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Just a Book, Part 1 – “Everybody Writes”

Courtney Beasley

Courtney Beasley

Welcome to the 2017 Just a Book blog series!

Over the next month, we’ll take a closer look at Ann Handley’s bestseller, “Everybody Writes: Your Go-To Guide for Creating Ridiculously Good Content.”  Check in on Mondays to learn new writing tips and get a taste for what our Just a Book Club for marketers is all about.

For our first week, it’s only appropriate that we cover a few of the guiding principles Ann outlines in her book. Whether you want to call them rules, philosophies or something else entirely, here are some of our favorite strategies that help lay the foundation for better content.

Writing Is a Habit, Not an Art

“The key to becoming a better writer is, essentially, to be more a more productive one. Or more simply, the key to being a better writer is to write.” (Page 17)

Writing isn’t a pursuit reserved for English majors, and we can all establish habits to improve the quality and impact of our content. That process starts with simply showing up and making writing routine. Set aside time to write – whenever works best for you. Then stick to that schedule. Worry less about how much you’re writing, and instead focus on how often.

Embrace the Ugly First Draft (TUFD)

“As painful and depressing as it might be to write badly – at least you’re writing, you’re getting the mess out of your head and onto the screen or paper.” (Page 41)

TUFD isn’t an invitation for bad writing, but rather a step we should allow ourselves along the path to that perfect final draft. Getting your thoughts on the page – no matter their quality – is a simple way to overcome writer’s block and build early momentum. Then you can walk away and come back reinvigorated to turn your TUFD into something brilliant.

Show, Don’t Tell

“In a business-to-business scenario, specific details can help put flesh and blood on the dry bones of a so-called solution, making it real and palpable to the people you are trying to reach.” (Page 66)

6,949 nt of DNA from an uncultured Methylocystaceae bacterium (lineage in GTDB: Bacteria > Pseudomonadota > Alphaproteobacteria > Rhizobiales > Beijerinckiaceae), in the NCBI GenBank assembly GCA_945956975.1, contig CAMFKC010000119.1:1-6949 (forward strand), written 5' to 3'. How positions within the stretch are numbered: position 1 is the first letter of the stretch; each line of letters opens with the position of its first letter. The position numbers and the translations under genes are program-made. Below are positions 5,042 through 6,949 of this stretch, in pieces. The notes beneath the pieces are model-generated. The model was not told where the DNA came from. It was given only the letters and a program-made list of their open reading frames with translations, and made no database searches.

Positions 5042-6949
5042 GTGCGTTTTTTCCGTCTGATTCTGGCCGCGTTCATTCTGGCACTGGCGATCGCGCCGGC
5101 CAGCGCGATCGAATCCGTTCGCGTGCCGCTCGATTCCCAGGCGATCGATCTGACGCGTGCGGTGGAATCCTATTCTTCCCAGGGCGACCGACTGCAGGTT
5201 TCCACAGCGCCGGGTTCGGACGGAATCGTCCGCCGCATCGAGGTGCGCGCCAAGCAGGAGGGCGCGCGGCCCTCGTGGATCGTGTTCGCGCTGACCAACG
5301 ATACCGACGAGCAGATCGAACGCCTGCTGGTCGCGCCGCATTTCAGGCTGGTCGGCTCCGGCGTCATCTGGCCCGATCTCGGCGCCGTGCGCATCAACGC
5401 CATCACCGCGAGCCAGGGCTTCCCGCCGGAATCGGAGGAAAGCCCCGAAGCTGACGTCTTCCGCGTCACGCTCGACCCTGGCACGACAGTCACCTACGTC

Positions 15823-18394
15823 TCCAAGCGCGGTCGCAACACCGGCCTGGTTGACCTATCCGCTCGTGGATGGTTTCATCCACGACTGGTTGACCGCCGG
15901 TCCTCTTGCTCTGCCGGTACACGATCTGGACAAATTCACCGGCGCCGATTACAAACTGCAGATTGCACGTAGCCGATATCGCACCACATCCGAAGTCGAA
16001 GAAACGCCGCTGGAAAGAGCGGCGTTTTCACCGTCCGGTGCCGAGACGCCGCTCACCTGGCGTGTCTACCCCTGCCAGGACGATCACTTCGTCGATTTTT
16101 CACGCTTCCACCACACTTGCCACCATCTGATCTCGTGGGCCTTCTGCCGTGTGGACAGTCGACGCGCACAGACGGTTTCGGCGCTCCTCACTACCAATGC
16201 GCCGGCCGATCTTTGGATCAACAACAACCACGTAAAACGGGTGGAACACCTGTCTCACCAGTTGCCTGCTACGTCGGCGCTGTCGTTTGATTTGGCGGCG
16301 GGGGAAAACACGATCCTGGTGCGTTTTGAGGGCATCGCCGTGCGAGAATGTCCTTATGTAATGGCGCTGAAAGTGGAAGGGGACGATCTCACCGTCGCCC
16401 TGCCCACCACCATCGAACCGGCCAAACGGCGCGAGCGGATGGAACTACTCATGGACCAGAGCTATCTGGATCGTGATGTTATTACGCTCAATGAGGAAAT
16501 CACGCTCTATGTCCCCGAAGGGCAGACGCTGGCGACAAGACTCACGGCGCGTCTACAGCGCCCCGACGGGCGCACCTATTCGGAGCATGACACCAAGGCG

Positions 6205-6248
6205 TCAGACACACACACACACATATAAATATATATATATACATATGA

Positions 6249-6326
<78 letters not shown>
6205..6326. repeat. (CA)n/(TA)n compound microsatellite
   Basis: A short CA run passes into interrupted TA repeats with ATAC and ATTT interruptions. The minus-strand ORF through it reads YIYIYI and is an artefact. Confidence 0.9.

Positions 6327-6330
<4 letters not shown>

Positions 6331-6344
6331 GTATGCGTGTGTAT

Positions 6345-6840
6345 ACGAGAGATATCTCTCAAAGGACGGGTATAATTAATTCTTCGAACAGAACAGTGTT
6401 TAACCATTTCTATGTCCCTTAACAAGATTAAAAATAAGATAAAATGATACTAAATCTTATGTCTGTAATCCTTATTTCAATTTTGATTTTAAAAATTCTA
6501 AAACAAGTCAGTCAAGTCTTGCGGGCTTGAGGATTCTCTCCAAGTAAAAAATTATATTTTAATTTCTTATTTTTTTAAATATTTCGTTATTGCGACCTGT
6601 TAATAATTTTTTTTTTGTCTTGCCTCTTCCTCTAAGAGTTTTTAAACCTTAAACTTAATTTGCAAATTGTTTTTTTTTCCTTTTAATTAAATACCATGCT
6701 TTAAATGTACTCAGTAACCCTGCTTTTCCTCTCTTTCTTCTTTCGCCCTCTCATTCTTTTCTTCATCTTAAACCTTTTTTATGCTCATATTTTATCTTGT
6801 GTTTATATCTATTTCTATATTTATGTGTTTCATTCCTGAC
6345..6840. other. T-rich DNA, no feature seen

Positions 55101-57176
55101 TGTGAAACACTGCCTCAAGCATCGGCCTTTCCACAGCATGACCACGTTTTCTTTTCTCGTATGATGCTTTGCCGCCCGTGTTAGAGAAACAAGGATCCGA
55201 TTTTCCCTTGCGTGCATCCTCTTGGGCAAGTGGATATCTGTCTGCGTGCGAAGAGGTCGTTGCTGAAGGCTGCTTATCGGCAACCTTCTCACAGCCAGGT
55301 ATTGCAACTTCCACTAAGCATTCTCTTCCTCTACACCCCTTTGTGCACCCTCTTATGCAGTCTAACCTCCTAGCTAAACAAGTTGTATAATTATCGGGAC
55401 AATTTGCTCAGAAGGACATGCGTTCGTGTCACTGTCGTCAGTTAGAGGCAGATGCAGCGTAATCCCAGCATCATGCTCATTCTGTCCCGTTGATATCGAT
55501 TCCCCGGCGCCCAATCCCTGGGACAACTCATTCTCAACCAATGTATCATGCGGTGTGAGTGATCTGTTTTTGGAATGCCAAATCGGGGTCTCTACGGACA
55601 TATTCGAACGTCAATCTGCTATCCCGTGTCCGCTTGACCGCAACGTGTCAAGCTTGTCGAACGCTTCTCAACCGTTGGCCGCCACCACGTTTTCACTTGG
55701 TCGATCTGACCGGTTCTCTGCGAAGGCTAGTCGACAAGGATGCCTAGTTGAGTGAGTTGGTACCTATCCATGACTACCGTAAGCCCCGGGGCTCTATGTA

Remember that B2B decision makers are people, too. At the end of the day, they just want to know how a product or service relates back to them. Conveying this starts with details – content that explains, in human terms, how buying your product adds value and makes life easier. A good barometer for if your content is hitting the mark? Ask yourself – is my content personable?

End on an I-Can’t-Wait-to-Get-Back Note

“It can be useful to leave something undone – to give you a reason, and the courage, to start again the next day.” (Page 84)

We don’t always have control over deadlines. But when time allows, leave your writing in a positive place. Simply stopping writing when things are going well gives you with the springboard to dive in head first the next day – setting up your future writing self for success. Conversely, stopping writing at a point of frustration decreases your energy-and-enthusiasm tank for tomorrow.

To read the full list of strategies, check out Pages 11-87 of “Everybody Writes.” Or watch our video on the first section of Ann’s book. Next week we’ll build upon these principles and explore Ann’s thoughts on grammar and storytelling.

For more tips like these, join Just a Book 2017! And mark your calendars for Oct. 23, which is when Ann will be joining us in office for a meet and greet and Q&A session.